• JenYfromTheBlok says:

      I’m the only one in my family who -isn’t – on prescription meds. They find my abstinence to be smug and annoying.

  9. HK9 says:

    I will always miss him.

  10. Elisa the I. says:

    I just googled fentanyl and it took me 5 sec. to find out that this is a VERY powerful drug used for cancer patients, people in extreme pain after getting burned etc.
    I honestly don’t get why people in general don’t do background checks on the drugs they are taking. It`s so easy to obtain this info these days!

    • KS says:

      More than likely, he knew exactly what it was. If he was seeing an addiction specialist, then it wasn’t just a case of stumbling onto the wrong medicine. I’m not doubting he had chronic pain, but I don’t think he was ignorant of what he was taking.

  11. Jegede says:

    He did the splits in almost all of his live shows early on and was walking with a cane, almost 24/7, in later years.

    He must have bee in agony.

  12. saras says:

    Medical marijuana is safe but M.N. has very limited oil only policy. It’s not deadly like the opiate epidemic that usually starts with rx pills. It’s so awful how anyone can get addicted. Be careful and use natural medicine if possible. Move to a rec/ medical state or vote for it to push the drug dealing feds to the path of legalization! Could have saved Prince or anyone else a senseless death.

    • AnnaKist says:

      Here in Australia we’ve only just taken the first steps on the medical marijuana road. I’ve never even tried weed, but am so pissed off and frustrated that there is still such opposition and politicians dragging their feet on this issue. I’m not even speaking for myself; there are so many children, young people, cancer sufferers of all ages, so many people whose lives would be so much better if they had access to MM. If that’s too difficult for the powers-that-be to hurry through, just legalise weed and be bloody done with it.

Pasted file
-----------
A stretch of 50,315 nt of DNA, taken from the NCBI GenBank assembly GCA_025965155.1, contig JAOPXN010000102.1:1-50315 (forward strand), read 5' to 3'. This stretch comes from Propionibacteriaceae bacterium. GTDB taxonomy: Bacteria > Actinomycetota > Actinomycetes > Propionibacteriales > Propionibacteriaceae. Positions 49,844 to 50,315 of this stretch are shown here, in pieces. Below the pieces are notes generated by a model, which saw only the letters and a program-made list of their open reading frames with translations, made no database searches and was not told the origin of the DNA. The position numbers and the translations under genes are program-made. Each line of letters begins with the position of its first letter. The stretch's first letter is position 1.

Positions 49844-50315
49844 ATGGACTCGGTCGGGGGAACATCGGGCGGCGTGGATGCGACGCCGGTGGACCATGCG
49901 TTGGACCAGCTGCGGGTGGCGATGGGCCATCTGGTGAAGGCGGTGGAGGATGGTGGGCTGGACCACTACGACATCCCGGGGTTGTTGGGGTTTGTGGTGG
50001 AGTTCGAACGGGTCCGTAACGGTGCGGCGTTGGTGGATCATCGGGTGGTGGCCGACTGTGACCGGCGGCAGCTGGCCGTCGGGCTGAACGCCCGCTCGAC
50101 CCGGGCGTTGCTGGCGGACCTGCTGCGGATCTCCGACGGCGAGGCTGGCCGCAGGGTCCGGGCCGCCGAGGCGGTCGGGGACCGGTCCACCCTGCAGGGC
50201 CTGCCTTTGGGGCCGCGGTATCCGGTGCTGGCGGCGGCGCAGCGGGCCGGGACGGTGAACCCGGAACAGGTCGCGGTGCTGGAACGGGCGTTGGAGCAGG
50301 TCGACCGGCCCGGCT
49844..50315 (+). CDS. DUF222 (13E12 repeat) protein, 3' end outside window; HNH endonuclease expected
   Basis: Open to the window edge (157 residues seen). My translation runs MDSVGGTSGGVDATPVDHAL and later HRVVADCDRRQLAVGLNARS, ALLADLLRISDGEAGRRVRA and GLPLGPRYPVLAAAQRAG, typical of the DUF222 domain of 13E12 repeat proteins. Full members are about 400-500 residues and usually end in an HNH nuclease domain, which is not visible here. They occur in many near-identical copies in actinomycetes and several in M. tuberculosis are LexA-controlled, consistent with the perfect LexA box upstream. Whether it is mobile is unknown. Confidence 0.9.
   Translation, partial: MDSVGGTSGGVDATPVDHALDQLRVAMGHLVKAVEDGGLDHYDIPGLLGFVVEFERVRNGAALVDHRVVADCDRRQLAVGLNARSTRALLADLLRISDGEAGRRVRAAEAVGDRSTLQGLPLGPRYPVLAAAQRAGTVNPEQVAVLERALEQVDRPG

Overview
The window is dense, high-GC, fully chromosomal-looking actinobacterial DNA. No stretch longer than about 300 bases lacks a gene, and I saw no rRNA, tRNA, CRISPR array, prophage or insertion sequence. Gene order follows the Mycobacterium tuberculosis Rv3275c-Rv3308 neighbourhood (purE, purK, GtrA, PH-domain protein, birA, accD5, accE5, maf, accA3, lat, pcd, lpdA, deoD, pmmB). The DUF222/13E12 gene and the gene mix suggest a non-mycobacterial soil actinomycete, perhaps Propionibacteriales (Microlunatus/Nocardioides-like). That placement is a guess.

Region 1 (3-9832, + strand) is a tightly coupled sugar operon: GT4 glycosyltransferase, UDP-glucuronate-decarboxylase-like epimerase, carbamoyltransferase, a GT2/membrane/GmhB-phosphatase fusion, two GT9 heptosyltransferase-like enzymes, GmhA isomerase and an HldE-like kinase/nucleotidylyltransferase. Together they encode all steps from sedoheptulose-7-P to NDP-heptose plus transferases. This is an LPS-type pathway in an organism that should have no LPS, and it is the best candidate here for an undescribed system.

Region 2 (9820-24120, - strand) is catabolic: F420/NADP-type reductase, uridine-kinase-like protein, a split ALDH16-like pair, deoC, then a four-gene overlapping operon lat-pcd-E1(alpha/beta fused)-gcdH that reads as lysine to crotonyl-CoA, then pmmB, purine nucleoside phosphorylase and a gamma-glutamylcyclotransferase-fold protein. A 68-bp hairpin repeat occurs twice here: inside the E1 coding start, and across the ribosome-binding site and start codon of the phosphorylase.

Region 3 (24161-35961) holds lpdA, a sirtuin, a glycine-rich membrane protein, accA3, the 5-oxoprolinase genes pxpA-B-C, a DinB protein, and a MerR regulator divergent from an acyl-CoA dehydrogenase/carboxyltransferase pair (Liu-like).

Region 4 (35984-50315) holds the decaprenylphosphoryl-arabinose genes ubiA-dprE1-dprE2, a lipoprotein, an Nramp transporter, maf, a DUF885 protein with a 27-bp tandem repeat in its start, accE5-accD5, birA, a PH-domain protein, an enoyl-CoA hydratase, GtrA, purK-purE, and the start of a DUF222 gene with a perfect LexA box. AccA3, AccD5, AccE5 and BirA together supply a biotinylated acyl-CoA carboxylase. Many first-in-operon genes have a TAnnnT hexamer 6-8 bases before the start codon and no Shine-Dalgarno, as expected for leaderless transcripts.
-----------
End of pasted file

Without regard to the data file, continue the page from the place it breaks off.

• Goodnight says:

        I agree. I don’t want to get high but I DO want to get the benefits of its anti-nausea properties. The meds I take for my chronic pain often make me nauseous and it would be so helpful.

      • JenYfromTheBlok says:

        MM for pain management doesn’t seem to exist. I’m sorry, but I would take a derivative in my medicine cabinet, but I can’t find anything substantial. My sweet dog has cancer, and I’d love to give her an alternative to chemo, but there isn’t anything viable on why market. What is MM for then if there is nothing available with substantiated effectiveness regarding dosages, etc?

  13. Kitkatk8 says:

    They now give fentanyl as a labor and delivery drug (epidural or bolus). Extremely powerful stuff, and clearly, extremely dangerous when used improperly. Very sad to hear it can be manufactured illegally

    • Size Does Matter says:

      Now that you mention it, I think they put fentanyl in my epidural for my c-section in October. I can’t imagine how people get this stuff outside of a hospital.

      • AnnaKist says:

        A couple of nurses I know offered to get me some. I didn’t ask how. There’s no way, after what I’ve read about that poison, that I’m going anywhere near it.

    • notsoanonymous says:

      I was given it during my emergency c-section in 2013. When my husband asked me yesterday what it was (that Prince had taken) I reminded him of how loopy I’d been in recovery and he goes, wait THAT is what he took?!

    • Kitkatk8 says:

      Sizedoesmatter, Anna and notsoanon – (not sure how to multireply haha I’m tech challenged!) yep totally knocks out the pain – well at least it did for my c section, and my friend just delivered her daughter last week without the slightest bit of discomfort while prescribed it – but dang was I loopy and said friend doesn’t even remember her delivery! My husband works in medicine and occasionally he hears about someone who got busted for swiping opioids and selling them. It does happen and it’s surprisingly easy for those people to do. Sad.